EgyptAir tragedy latest in string of disasters for Egyptian aviation

CAIRO, Egypt -- Families came to Cairo's airport Thursday looking for answers, but there weren't any. No bodies, no culprit, and so far, no explanation.

"I want to know where my son is," one man said "what's the government doing?"

U.S.officials: EgyptAir flight fell like a "rock"

Mervat Mounir told us her husband's niece was one of the flight attendants and had just got married.

Egypt's civil aviation minister Sherif Fathi said he didn't know what caused the plane to go down, but has strong suspicions.

"Terrorism is the most likely cause?" we asked him.

"Most likely the case. But again, it is not a statement on behalf of Egyptian government. It is what I think personally," he said.

It's been a disastrous year for Egyptian aviation.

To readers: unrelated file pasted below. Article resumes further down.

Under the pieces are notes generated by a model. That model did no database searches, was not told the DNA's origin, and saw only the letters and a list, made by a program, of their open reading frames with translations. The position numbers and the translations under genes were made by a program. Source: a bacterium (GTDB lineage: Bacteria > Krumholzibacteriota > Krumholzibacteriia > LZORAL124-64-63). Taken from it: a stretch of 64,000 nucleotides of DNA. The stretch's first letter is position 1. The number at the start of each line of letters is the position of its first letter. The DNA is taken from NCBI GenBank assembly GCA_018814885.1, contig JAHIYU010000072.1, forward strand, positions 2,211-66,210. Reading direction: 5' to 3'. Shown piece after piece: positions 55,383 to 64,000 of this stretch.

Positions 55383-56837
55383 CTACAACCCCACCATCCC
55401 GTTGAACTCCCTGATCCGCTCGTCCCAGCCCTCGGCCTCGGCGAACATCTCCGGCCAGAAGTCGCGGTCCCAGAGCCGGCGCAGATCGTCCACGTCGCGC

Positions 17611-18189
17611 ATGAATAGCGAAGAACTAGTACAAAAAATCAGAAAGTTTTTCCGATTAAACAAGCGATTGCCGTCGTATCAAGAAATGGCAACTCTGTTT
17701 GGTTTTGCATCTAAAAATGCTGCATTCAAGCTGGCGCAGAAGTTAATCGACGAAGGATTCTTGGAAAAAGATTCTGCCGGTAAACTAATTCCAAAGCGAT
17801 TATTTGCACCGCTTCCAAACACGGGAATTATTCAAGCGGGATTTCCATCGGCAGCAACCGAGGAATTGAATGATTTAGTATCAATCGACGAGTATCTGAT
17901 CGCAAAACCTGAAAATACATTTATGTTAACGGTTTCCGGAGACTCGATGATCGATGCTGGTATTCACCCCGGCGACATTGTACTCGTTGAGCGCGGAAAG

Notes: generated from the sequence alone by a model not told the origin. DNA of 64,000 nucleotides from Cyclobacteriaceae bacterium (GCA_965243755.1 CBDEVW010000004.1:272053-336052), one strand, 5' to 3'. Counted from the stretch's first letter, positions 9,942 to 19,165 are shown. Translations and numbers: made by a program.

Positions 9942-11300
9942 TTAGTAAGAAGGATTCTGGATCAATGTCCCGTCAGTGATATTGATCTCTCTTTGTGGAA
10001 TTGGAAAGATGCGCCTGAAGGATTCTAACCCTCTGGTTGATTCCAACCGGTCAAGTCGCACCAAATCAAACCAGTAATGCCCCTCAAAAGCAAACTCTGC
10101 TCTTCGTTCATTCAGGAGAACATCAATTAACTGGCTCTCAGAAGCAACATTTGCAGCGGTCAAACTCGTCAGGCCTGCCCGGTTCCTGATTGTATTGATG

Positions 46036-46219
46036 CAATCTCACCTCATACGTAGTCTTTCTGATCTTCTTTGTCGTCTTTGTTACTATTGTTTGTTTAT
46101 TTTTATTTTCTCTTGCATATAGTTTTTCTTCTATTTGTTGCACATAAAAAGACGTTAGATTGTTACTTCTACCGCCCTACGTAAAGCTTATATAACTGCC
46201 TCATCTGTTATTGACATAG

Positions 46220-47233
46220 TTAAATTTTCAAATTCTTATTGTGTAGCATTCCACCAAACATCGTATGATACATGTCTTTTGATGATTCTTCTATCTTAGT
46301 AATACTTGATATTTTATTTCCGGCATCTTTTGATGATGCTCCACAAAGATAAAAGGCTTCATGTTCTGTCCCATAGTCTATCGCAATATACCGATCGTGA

In October, a Russian plane crashed after taking off from the resort town of Sharm el-Sheikh, killing all 224 people on board. A bomb was the suspected cause, and ISIS later claimed responsibility.

Looking at Egypt's troubled aviation history

Egyptian airport security was tightened after that tragedy. But then in March a man hijacked an EgyptAir passenger jet, forcing it to land in Cyprus. His "suicide belt" later turned out to be fake, and the hijacker -- according to the Cypriot authorities -- had mental health problems.

The series of incidents has raised questions about Egypt's airport and airline safety, but the minister defended his country's record.

"This incident has nothing to do with Egyptian airport security," Fathi said.

In its public statements, EgyptAir has been emphasizing how experienced the crew members were. According to the airline, the pilot had more than 6,000 flying hours, including more than 2,000 hours on the same model of aircraft.